Chief Cecil Graves arrived early on the scene and realizing the danger to the business blocks on Main St. called for aid from Andover and Scio and both departments responded bringing their pumpers and a thousand or more feet of hose, the Andover boys making the run of nine miles in eighteen minutes. The out-of-town departments held themselves in readiness should there be an outbreak in surrounding buildings, but their services, fortunately, were not needed."

I cannot find any references to the Company after this last fire and this seems to end the story for the Coats Manufacturing, but, opens the door for more questions……If so much furniture was manufactured in Wellsville from 1837 to 1925, where is it all?  Shirley Engle, Curator of Dyke Street Museum, states,

"Coats made the pews for the Congregational Church on Main Street which was completed in 1874. They were made of ash and black walnut. These pews were replaced in 1894 and I don't know what happened to the original ones, though some of them may have been used in other rooms of the church. None are owned by the church at this time."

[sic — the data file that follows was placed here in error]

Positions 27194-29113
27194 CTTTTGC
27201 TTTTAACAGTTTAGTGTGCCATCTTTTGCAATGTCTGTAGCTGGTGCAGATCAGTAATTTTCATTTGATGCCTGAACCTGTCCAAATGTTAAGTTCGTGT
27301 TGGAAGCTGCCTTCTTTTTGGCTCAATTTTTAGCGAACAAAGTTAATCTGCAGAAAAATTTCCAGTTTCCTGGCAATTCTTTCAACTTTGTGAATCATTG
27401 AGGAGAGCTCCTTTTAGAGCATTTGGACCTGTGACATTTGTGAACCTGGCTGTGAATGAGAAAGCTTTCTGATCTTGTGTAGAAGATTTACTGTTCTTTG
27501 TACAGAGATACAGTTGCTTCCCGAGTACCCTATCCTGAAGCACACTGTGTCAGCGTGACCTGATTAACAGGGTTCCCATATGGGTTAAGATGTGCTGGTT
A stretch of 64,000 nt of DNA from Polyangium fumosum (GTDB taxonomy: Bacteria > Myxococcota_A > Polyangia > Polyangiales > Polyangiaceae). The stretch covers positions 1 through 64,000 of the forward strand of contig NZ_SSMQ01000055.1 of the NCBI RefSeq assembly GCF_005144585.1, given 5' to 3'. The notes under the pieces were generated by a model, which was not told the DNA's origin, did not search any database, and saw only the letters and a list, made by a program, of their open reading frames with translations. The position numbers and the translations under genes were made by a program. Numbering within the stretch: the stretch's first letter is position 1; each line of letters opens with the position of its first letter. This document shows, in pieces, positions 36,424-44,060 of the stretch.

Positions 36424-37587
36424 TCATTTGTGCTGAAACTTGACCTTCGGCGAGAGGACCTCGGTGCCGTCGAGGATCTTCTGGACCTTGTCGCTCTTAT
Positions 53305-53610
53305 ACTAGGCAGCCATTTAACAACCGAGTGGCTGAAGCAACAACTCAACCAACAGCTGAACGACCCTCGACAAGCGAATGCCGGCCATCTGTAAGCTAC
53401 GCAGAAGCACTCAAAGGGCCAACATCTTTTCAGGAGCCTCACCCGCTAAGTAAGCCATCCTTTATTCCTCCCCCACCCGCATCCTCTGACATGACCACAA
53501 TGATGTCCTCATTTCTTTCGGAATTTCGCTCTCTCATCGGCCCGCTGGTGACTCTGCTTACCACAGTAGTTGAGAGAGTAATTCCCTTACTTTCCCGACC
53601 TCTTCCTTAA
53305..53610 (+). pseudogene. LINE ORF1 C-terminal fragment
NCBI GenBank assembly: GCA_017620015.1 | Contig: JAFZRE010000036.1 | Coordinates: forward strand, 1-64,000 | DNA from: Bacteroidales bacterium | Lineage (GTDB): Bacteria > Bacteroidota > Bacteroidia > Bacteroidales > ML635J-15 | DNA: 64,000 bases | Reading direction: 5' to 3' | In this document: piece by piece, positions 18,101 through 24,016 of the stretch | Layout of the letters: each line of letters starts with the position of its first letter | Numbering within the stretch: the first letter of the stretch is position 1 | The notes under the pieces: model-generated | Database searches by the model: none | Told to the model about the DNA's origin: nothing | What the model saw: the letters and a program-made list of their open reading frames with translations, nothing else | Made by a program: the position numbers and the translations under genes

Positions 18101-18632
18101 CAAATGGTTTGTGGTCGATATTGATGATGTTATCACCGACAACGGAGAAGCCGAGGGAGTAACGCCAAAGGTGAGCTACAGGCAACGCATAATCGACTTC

Recently I received email as a result of my website, “Allegany County, NY; Local History & Genealogy Website”, from a person who has uncovered a Chest of Drawers located in North Carolina.  The lady who had bought the Chest contacted me asking what I could tell her of the Company History.  In conversation she stated she would sell the Chest and let it return to Wellsville which may or may not happen.

This being the 150th birthday of Wellsville, NY, gives new reason to look at your furniture.  Do you have a piece of Coats Furniture in your home?